After 6 months, I had shed the brace. I only had 2 incidents in that time period where the knee really bothered me.
After 1 year of strict rehab and stretching, I literally feel EXACTLY the same as I did with the repaired ACL.
Were you happy that you elected to avoid ACL surgery?
Yes! 4 months after tearing it the second time, I took 3rd in the Brazilian Jiu jitsu European Championships. I would have never been able to do that if I would have been laid up with surgery.
Additionally, the long term prognosis on a knee after a second ACL surgical intervention isn’t sunshine and rainbows. It is really common that people tear them a third time or face terrible arthritis in the future (although this is possible no matter what you do in these circumstances).
What brace is best for someone without an ACL?
When I had initially torn my ACL and played through the entire football season without it, I wore a heavy duty Donjoy ACL brace.
This is commonly what you see NFL offensive linemen wearing as a preventative measure. While this was OK for playing football, it was terrible for all other activities. These heavy-duty braces provide a lot of stability but almost no functional mobility.
That said, if you plan to play football or another contact suport without an ACL. This is by far the one that is most reccomended by most major orthopedic doctors.
After my second tear and life without an ACL, I chose to wear a small sleeve brace for the first year. It provided just enough protection to get me comfortable. After a year I was comfortable and my leg was strong enough without a brace to need it anymore.
In fact, I recommend shedding the brace as soon as you can. learning to cope without it is key to living life without an ACL.
However, the best knee brace I have ever worn hands down was this new Bauerfeind brace. It never slipped, provided a tight sense of stability, and gave me 100% of my normal mobility.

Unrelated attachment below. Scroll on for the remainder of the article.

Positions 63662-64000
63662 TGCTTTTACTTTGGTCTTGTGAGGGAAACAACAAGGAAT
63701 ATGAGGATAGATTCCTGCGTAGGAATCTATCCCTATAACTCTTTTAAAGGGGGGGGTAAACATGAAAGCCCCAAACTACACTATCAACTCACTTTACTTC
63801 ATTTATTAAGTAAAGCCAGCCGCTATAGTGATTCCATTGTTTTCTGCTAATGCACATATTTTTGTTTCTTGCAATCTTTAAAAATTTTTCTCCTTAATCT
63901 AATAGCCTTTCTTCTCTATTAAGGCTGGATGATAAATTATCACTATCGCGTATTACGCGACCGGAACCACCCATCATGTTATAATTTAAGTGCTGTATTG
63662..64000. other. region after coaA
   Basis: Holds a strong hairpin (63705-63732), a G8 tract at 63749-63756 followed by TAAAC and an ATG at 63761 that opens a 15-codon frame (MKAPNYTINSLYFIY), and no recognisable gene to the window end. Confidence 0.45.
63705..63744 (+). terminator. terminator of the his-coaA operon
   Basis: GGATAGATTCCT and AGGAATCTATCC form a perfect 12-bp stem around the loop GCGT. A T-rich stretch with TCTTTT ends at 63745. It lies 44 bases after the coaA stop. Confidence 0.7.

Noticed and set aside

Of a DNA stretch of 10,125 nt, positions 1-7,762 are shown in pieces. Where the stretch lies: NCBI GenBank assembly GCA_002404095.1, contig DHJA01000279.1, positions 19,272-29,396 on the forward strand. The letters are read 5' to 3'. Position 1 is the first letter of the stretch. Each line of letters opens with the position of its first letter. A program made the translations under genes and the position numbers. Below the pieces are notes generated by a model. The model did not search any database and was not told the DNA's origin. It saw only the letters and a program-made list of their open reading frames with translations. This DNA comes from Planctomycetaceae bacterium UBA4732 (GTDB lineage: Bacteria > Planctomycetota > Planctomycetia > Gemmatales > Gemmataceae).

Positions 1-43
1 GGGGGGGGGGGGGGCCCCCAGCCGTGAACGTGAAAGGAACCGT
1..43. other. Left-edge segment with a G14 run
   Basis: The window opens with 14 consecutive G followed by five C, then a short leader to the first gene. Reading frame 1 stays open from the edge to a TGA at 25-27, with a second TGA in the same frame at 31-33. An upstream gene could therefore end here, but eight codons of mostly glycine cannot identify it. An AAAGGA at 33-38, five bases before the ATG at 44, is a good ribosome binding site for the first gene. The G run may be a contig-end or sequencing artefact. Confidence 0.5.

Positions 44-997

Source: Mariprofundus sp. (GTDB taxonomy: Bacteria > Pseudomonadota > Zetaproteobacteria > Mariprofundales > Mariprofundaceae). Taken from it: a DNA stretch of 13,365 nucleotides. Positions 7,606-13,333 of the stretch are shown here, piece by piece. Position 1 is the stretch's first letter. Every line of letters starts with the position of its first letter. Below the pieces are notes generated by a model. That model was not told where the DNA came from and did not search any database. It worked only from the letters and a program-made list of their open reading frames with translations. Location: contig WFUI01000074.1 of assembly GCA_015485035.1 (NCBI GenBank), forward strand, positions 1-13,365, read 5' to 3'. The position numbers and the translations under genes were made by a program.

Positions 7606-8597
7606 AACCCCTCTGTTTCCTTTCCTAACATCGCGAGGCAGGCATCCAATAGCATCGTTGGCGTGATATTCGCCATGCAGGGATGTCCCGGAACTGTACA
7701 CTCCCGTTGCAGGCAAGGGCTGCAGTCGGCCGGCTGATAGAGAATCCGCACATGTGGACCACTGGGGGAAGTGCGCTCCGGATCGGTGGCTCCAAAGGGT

I have heard from tons of non-ACL-having people through this blog, and all of them that have tried this brace had the exact same feedback… best brace ever.
It’s a little pricey but worth it.
What do you recommend to those reading this?
If you, or someone you know, is considering playing a sport or living life without an ACL, I want you to know that it is entirely possible to play just about any sport without one. It is possible to compete at a high level successfully without an ACL. I am sure of this.
However, there are many who have tried and failed. There are a lot of people that have not had my experiences. I cannot speak to their adherence to the rehab or stretching either. There is likely some level of genetics that have aided me in this process.
But, keep in mind, after my first surgery I made my legs very strong to prevent future injuries. This is why I believe that I am able to function now without one.
The core thing that most athletes without ACLs have in common is a strict exercise, nutrition, and stretching plan. I know several other athletes without ACLs and they all do single leg exercises and stretch everyday.
These are some supplements that I believe have helped to some degree (not any kind of affiliate link, just a list of some broad supplements that I actually take)
Any other advice?
Find a good orthopedic doctor. You will need one for the MRI anyways. They can help you understand if your knee laxity might be a danger to you if your ACL is torn.
Consult with them about your decisions and give them feedback as time progresses.
Leave questions below. I am happy to share more info about my exercises and stretched in the comments.
Tyler is an award-winning entrepreneur, former athlete, and founder of several successful online publications about sports, health, and well-being. Tyler has both a storied career in business and as an author/writer — contributing to publications like Forbes, The Harvard Business Review, The New York Post, and many more. A former competitive athlete, Tyler is now the founder of InjuryHealthBlog.com.